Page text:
Why Your Fall Athlete Gets Injured

Injured Soccer Player Female
Injury rates for fall sports are at an all-time high. But it doesn’t have to be that way.

At the start of fall sports season, many athletes develop “unusual” injuries. Coaches, parents and the athletes themselves usually seem surprised at these injuries. But they really shouldn’t come as a surprise, considering the number of drastic changes that occur during the transition from the activities of summer to the rigors of fall sports seasons and the challenges faced by fall sport athletes. Some of these factors are predictable and manageable, some less so.

In most cases, the injuries probably could have been prevented or avoided. Awareness of the impact of dramatic changes, better preparation and even wiser and more attentive coaching could reduce the number of injuries. That, of course, would mean more athletes able to play football, soccer, volleyball and other fall sports.

Here are some of the fall sports injury factors, along with some of the injuries that often come along with them:

1. Inactivity to activity (or change of activity type and intensity) – many athletes spend the summer “training” for their sport by attending “non-mandatory” practices and informal training sessions to improve their sport-specific skills. Summer leagues, clinics, combines and the like are becoming increasingly common, but do little to help the athlete prepare for the rigors of the preseason practice period and the grind of the season.

The problem? None of this is true physical conditioning. While skills need to be improved whenever possible and team unity and cohesion are worthy goals, the most important task of the off-season is to prepare the body for the rigors of a long season and the pressure-filled, high-intensity, full-speed sport environment about to be unleashed.

Core strength, systemic strength, speed, agility, quickness, balance, coordination, power, dynamic joint stability and other aspects of the “athletic skill set” must be honed and improved if the athlete expects to perform at a high level throughout the length of the season.

Most skills lessons or clinics are performed at relatively low intensity levels. This is the nature of the learning environment. “Captains Practices” (you know, the “non-mandatory” sessions your young athlete feels compelled to attend) are nearly always poorly organized and too often run by a 17 year old varsity player with little or no knowledge of the kind of science and application that is needed to prepare an athlete for fall sports.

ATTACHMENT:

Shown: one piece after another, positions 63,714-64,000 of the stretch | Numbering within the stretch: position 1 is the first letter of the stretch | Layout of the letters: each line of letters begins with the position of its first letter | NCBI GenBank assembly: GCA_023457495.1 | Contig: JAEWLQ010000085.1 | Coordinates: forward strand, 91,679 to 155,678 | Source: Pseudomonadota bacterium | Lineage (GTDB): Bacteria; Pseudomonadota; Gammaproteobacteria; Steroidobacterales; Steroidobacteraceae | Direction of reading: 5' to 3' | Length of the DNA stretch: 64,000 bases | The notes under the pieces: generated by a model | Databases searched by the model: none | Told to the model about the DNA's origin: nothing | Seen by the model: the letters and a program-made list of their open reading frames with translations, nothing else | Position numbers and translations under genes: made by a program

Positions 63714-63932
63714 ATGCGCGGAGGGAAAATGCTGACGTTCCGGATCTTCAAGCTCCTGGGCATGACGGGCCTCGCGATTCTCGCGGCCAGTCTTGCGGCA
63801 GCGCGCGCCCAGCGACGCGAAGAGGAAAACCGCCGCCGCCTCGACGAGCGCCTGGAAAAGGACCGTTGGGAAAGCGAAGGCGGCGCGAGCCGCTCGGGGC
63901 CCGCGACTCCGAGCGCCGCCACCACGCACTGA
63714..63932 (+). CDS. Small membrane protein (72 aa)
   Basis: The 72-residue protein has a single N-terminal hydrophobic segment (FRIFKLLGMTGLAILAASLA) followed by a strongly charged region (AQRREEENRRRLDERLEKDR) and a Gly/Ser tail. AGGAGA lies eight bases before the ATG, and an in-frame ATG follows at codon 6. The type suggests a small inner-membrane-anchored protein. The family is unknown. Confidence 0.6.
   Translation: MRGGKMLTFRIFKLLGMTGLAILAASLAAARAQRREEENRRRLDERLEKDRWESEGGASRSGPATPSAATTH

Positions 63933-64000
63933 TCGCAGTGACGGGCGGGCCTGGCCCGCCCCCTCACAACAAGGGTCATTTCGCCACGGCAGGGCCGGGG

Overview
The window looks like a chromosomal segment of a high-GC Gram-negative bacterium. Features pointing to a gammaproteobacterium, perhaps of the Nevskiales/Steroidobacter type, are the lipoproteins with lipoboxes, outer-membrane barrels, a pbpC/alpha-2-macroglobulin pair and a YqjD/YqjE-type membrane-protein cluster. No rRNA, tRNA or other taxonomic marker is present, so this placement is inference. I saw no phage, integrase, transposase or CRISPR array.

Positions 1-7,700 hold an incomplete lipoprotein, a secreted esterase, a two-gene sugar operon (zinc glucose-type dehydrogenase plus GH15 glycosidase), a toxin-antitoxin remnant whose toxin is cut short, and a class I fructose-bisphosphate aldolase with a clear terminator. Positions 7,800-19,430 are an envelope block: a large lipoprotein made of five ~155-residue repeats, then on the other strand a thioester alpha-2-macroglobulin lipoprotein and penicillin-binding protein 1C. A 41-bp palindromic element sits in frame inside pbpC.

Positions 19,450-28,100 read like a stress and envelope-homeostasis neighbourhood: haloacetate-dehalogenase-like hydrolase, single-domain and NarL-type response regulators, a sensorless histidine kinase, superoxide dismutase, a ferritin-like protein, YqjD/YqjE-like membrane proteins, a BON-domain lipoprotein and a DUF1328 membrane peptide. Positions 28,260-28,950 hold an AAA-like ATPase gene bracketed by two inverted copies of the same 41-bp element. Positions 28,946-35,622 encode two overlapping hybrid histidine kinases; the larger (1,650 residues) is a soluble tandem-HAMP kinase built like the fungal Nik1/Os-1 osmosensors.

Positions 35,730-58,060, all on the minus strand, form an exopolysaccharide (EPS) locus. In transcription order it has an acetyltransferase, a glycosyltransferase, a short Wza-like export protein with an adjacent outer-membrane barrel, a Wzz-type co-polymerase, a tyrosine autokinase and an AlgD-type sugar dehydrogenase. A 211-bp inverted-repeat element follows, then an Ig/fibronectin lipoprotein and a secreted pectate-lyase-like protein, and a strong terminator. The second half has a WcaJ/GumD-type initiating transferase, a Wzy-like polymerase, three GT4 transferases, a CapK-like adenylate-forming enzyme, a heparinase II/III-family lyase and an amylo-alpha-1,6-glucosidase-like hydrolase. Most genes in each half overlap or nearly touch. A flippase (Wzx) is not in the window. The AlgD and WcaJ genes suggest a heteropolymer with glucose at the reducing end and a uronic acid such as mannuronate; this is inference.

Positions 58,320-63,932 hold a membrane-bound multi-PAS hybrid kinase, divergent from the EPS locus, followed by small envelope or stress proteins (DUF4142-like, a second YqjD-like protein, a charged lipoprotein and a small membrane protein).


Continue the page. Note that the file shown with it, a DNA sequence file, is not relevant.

As a result, the athlete spends time “training” at low intensity levels in an environment that is focused on production of movement instead of improving the quality of movement. Alternately, they have been working out in an environment that does almost nothing to improve the athletic skill-set. Endurance suffers, as does the ability of the body to resist injury.

Even worse, some athletes spend the summer doing what many of us would love to do – hitting the beach! No workouts, no prep at all. In light of our discussion here, not good.

Add to this the “all at once” nature of the onset of the spring sports season and you have a recipe for injury. Typical injuries of this type include low back pain, joint soreness and muscle strain.

2. Change of surface and/or change of footwear – Many athletes spend the summer in flip-flops, sneakers and only occasionally do they don their cleats or actual playing shoes until it’s time to begin practice.

Grass surfaces have varying degrees of hardness and change drastically with the weather. Turf surfaces vary one from another and also change with the weather. Athletes often are required to move from surface to surface even during the same practice session. When the weather is bad, they may even be moved inside onto wood, tile, sport floor or sometimes even cement floors. This frequent change of surface plays havoc with the ankle, knee and hip joints.

The reason for this is due to the varying degrees of joint stabilization required on various surfaces. Athletes who do not decelerate or who exhibit poor levels of dynamic joint stabilization will feel this more than those who do.

Improving dynamic joint stabilization is not something that “just happens” during summer practices, team sessions or as a result of growth. A coach once looked me in the eye and asserted exactly that – in that fall season, he witnessed 4 ACL tears and 12 other lost-game injuries.

ACL Tear
ACL injuries are all too common in fall sports.

Those injuries could have been prevented if that coach had simply taken seriously the discussion we had about ways to improve his teams fitness level and their injury resistance levels – all in the same workouts and in less than 2 hours per week!

Dynamic joint stabilization is improved using a training program that incorporates a stable-to-unstable, slow-to-medium-to-fast and linear-to-multi-directional stimulus progression. In reality, the “systems,” if they exist, governing most formal and informal “training sessions” your kids will attend are the chaotic-to-no-plan kind or the run-them-into-the-ground-then-do-drills-until-we-run-out-of-time variety.